Here is a better shot inside the coil. You can see where the copper line leads inside the coil to return the wort. The idea is to force the wort through the coils for more rapid chilling. I was very happy to find that this setup resulted in a very fast whirlpool also.

Ideally, I think having a coil that was the same diameter as the inside of the kettle would be perfect. Right now the coil does get in the way of the trub pile a little, though it is much better than you'd think.

Again, the T worked really well, but a single line return works just as well. The important thing is the angle of attack of the return. It should be between 30 and 45 degrees off the kettle side. Play with it and you can get a really fast whirlpool going.

Here is the whole thing during a brew session. Notice, the cover needs to go on the kettle and you have to hook up your chilling water and waste water line like a normal immersion chiller.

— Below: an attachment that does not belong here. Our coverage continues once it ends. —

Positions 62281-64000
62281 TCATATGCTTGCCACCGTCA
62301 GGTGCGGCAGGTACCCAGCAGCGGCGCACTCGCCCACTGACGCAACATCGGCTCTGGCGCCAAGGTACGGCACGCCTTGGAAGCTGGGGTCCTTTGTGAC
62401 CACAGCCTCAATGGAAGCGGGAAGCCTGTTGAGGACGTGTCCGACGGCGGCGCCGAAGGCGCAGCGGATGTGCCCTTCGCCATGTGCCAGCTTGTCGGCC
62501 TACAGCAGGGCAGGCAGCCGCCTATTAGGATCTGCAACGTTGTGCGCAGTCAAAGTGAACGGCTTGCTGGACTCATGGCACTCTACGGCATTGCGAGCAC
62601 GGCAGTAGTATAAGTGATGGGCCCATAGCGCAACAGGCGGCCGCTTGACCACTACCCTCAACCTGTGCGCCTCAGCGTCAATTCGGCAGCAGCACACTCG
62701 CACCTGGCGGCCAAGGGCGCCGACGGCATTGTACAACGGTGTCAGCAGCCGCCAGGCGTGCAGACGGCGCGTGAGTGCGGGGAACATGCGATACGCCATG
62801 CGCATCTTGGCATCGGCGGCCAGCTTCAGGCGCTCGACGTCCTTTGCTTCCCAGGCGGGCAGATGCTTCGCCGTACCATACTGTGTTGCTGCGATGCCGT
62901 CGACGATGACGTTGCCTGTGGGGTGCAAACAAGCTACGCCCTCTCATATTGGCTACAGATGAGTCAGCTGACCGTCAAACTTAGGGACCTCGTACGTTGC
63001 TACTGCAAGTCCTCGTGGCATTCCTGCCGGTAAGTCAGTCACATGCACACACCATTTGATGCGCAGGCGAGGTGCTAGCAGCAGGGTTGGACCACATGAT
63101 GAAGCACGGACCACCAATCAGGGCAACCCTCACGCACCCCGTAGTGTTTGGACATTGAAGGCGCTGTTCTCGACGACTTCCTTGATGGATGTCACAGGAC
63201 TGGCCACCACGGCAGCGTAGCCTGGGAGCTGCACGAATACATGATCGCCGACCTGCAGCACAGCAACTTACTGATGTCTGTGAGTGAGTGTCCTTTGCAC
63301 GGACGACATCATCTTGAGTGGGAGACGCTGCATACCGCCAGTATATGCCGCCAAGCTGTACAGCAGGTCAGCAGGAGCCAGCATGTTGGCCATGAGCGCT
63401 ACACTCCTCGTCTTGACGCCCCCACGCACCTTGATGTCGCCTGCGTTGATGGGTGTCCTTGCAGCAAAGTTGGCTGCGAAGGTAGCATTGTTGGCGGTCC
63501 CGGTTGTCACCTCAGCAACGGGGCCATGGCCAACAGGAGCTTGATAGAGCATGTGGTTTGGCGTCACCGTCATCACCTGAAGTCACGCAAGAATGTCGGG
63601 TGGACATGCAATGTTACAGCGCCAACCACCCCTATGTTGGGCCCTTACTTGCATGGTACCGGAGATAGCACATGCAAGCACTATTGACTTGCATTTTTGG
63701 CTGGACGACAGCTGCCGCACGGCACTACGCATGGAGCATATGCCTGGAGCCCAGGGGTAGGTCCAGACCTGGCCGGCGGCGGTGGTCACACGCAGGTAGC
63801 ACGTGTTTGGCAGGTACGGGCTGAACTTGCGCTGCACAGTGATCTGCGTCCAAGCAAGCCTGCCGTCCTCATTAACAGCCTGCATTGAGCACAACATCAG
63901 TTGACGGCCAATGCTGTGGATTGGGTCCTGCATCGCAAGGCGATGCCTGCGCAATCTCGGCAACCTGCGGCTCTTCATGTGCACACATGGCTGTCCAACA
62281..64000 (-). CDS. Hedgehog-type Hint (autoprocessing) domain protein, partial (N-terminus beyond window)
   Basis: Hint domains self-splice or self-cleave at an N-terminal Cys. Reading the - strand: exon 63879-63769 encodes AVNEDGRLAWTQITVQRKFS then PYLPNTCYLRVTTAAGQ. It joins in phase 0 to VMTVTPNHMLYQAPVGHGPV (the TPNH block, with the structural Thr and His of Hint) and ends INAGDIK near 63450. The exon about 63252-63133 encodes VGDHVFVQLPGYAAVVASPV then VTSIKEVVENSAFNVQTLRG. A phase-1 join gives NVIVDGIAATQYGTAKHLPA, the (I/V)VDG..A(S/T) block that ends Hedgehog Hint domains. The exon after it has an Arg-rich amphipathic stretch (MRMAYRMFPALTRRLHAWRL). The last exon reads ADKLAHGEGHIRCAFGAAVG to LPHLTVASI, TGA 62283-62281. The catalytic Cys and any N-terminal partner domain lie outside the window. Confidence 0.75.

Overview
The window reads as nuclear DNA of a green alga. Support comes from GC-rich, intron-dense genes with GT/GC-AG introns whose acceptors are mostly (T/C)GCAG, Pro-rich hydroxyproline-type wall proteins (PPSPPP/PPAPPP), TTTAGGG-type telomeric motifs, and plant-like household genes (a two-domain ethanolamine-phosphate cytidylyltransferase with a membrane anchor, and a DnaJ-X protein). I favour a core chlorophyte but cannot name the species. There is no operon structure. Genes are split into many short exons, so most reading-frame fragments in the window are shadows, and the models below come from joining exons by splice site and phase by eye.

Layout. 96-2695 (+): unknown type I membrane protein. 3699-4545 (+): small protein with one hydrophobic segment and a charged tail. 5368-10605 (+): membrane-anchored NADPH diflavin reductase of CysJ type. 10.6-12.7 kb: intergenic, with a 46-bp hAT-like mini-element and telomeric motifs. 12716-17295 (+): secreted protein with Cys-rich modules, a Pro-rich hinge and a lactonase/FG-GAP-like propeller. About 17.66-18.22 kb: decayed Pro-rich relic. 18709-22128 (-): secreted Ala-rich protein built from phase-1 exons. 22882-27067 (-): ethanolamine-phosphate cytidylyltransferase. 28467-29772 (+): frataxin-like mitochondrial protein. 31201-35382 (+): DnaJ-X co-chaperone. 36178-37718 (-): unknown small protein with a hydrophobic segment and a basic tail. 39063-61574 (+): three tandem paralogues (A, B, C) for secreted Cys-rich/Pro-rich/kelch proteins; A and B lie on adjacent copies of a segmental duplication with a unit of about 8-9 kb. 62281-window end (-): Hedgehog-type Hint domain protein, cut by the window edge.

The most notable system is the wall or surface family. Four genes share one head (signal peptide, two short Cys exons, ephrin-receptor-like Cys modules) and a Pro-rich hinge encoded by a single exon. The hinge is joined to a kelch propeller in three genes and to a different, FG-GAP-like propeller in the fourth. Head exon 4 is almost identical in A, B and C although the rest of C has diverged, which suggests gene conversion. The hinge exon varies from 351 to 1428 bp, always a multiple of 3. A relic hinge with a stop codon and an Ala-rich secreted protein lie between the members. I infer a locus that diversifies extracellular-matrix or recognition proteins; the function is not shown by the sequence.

As I mentioned in the text above, I love this setup for its ability to chill wort down to lager pitching temperatures. As anyone who knows me will tell you, I like to pitch my lagers at ~43F (6C). And I also don't like cold break in my lager. This setup lets me get the wort nice a cold, plus leave the cold break behind.
In this photo, I'm using a second March pump to pump ice water through the chiller and back into the bucket. The bucket starts out with a bunch of ice from the ice maker in the fridge and about a half gallon of water.

It was really quite warm the other day, but regardless of tap water temperature, I was able to get my wort down to lager temps. In this photo the thermometer on the kettle reads 46F (8C) and it is almost down to my preferred pitching temp. You can also see the amount of condensation on the outside of the kettle

Q: Has anyone else tried this yet?

A: Yes, lots of folks have tried it and emailed me that they've had great results. For example, Michael wrote: